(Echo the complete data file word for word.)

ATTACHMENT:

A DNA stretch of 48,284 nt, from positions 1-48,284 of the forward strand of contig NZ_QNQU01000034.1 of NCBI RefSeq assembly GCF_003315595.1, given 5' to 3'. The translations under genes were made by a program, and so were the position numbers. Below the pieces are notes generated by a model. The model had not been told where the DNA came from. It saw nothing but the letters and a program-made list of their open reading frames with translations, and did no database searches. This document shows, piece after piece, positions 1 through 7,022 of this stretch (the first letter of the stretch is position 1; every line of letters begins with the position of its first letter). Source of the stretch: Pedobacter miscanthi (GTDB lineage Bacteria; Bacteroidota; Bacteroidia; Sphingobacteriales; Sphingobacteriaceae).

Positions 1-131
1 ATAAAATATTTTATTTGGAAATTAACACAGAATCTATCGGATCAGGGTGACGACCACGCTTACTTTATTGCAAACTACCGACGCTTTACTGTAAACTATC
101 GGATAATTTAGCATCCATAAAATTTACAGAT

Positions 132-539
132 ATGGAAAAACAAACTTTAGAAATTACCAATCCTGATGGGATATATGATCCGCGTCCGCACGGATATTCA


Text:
A DNA stretch of 48,284 nt, from positions 1-48,284 of the forward strand of contig NZ_QNQU01000034.1 of NCBI RefSeq assembly GCF_003315595.1, given 5' to 3'. The translations under genes were made by a program, and so were the position numbers. Below the pieces are notes generated by a model. The model had not been told where the DNA came from. It saw nothing but the letters and a program-made list of their open reading frames with translations, and did no database searches. This document shows, piece after piece, positions 1 through 7,022 of this stretch (the first letter of the stretch is position 1; every line of letters begins with the position of its first letter). Source of the stretch: Pedobacter miscanthi (GTDB lineage Bacteria; Bacteroidota; Bacteroidia; Sphingobacteriales; Sphingobacteriaceae).

Positions 1-131
1 ATAAAATATTTTATTTGGAAATTAACACAGAATCTATCGGATCAGGGTGACGACCACGCTTACTTTATTGCAAACTACCGACGCTTTACTGTAAACTATC
101 GGATAATTTAGCATCCATAAAATTTACAGAT

Positions 132-539
132 ATGGAAAAACAAACTTTAGAAATTACCAATCCTGATGGGATATATGATCCGCGTCCGCACGGATATTCA